Philadelphia is one of America’s most important historical cities. At Independence Hall on July 4, 1776, the Declaration of Independence was adopted, and in September 1787, the Constitution was drafted. A century earlier, William Penn, a prominent Quaker and namesake of Pennsylvania, was a catalyst for the changes that transformed these British colonies into an independent nation. Today, modern office towers exist side-by-side with the narrow cobblestone streets of Independence Historic National Park, which is home to historic buildings and sights, including the Liberty Bell, Franklin Court, and Independence Hall. To the south lies Society Hill, the city’s original residential area. Many of these eighteenth-century buildings have been handsomely restored. Similarly, Germantown in northwest Philadelphia, is another old residential section, first inhabited by Germans and the Dutch. To the west, along Schuylkill River, lies Fairmount Park, a vast belt of green containing numerous Federal-style mansions, as well as the Philadelphia Museum of Art and the Rodin Museum. Just south of that lies the museum district, including the Franklin Institute of Science Museum and the Academy of Natural Sciences.
Liberty Bell Pavilion
The liberty bell has long been a symbol of freedom and independence in the United States. It went on tour around the country in the late 19th century in an effort to inspire a sense of freedom and conquer divisions left by the Civil War. The bell completed its journey in Philadelphia in 1915, where it has remained. Today, the bell is open to free public viewing in a pavilion that houses exhibits and videos about its history.
Address: 143 South Third Street, Philadelphia, Pennsylvania
Independence Hall originally served as the State House of the Colony of Pennsylvania and is best known as the place where the Declaration of Independence was adopted by the Continental Congress on July 4, 1776. It was also where the Continental Congress met again 11 years later and wrote the United States Constitution. The highlight is Assembly Hall, where the Second Continental Congress met behind closed doors to discuss their desire for independence from the British. This is where the Declaration of Independence was signed and where George Washington was chosen as Commander-in-Chief of the Continental Army. Independence Hall sits across from the Liberty Bell Pavilion in the Independence National Historical Park. There is no entrance fee, but tickets are timed and limited, and all visitors should be prepared for security screening. Free ESL services are available with advance request.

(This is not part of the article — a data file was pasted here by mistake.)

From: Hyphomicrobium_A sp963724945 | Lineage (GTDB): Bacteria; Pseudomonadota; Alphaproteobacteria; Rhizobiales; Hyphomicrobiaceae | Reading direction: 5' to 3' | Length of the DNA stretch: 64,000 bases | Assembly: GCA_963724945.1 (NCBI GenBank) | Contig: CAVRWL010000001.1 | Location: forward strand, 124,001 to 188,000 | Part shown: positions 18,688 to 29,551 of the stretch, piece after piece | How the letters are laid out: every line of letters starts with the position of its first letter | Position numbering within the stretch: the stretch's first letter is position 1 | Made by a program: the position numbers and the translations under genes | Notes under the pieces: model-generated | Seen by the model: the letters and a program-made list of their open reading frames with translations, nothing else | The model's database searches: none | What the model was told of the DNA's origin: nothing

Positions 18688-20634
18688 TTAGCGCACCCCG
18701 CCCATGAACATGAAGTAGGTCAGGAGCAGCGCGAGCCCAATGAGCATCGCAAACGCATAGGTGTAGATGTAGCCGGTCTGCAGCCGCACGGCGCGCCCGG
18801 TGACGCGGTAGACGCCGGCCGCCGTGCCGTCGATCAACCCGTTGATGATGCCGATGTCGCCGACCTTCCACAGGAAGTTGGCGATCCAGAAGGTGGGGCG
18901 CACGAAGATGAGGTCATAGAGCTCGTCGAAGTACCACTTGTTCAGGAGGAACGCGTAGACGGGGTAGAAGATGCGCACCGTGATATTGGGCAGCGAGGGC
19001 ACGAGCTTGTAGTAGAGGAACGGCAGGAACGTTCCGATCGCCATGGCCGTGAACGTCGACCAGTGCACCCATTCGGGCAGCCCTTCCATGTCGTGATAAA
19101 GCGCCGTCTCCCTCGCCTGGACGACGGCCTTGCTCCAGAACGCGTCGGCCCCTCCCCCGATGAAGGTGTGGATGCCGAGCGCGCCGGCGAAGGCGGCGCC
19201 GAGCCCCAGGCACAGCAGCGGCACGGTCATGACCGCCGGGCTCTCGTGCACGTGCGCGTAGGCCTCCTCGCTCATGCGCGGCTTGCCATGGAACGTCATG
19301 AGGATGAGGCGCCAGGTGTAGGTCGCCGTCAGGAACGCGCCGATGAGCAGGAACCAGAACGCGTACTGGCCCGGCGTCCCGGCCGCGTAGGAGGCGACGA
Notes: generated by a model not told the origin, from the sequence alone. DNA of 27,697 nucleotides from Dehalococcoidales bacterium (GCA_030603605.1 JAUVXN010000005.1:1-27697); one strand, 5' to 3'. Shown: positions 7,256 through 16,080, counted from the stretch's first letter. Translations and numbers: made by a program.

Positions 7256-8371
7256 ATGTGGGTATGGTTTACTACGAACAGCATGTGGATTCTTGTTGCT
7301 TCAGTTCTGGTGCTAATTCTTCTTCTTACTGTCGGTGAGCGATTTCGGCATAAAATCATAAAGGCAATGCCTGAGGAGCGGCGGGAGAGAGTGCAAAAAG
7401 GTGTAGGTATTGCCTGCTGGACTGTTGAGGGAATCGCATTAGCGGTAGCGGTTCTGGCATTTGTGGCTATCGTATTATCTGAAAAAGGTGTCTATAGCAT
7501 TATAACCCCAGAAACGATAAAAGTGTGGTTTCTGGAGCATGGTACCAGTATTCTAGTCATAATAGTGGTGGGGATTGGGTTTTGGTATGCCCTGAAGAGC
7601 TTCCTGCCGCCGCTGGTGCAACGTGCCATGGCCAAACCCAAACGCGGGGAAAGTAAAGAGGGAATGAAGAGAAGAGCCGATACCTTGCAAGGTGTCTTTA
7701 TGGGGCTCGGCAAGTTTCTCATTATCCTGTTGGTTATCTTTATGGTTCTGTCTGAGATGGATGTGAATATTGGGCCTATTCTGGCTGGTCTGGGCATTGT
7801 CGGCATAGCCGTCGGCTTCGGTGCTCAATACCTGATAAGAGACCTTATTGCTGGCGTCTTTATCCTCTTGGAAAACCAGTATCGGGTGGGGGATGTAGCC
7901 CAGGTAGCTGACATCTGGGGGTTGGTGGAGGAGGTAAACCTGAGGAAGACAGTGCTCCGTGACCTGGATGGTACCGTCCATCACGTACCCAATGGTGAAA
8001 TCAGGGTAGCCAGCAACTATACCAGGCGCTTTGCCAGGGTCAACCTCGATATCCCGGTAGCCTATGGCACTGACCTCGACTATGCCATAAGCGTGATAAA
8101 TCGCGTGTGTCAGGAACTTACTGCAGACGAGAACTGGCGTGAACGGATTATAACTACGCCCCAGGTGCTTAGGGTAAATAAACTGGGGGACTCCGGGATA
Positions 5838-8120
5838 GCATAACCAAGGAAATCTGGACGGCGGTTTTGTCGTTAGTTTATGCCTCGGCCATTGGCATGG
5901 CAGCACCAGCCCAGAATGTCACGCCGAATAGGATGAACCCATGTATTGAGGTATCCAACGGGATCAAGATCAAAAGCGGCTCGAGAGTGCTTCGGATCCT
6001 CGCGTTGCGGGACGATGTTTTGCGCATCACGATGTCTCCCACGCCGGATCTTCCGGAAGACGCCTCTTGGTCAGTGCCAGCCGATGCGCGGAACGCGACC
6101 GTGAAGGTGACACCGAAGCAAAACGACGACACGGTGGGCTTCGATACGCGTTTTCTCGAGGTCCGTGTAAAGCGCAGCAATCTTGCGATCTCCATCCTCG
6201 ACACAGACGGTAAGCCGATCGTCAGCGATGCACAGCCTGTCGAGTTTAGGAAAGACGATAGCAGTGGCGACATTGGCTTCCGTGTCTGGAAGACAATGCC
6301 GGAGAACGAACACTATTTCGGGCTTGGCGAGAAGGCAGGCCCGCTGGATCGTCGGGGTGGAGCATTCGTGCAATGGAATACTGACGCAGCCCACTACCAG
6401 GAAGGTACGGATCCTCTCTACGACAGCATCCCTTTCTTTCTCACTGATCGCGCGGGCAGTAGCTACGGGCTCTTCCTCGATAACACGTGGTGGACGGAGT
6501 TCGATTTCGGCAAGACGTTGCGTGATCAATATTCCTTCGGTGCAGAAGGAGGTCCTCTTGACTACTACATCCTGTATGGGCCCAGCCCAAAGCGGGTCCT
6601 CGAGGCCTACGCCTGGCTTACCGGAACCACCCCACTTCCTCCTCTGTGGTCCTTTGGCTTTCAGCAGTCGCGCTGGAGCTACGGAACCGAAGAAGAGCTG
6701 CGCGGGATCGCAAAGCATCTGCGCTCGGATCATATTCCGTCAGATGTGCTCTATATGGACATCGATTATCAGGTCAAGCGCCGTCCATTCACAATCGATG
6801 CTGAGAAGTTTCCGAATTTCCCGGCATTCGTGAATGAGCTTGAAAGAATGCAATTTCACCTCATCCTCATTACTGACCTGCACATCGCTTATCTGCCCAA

Address: 143 South Third Street, Philadelphia, Pennsylvania
Independence National Historical Park
Independence National Historical Park is quite possibly America’s most historic square mile. In addition to housing famous sites, such as Independence Hall and the Liberty Bell, many other important attractions line the cobbled streets of this old area. Independence Hall has seen some of America’s most important historical moments and hosted some of its most famous fathers. It stood witness to the adoption of the Declaration of Independence on July 4, 1776 and the creation of the United States Constitution in 1787. It is flanked by Congress Hall, where the first Congress of the United States met from 1790 to 1800 and George Washington and John Adams were elected President, and Old City Hall, which was never in fact the town hall but was the seat of the Supreme Court from 1791 to 1800.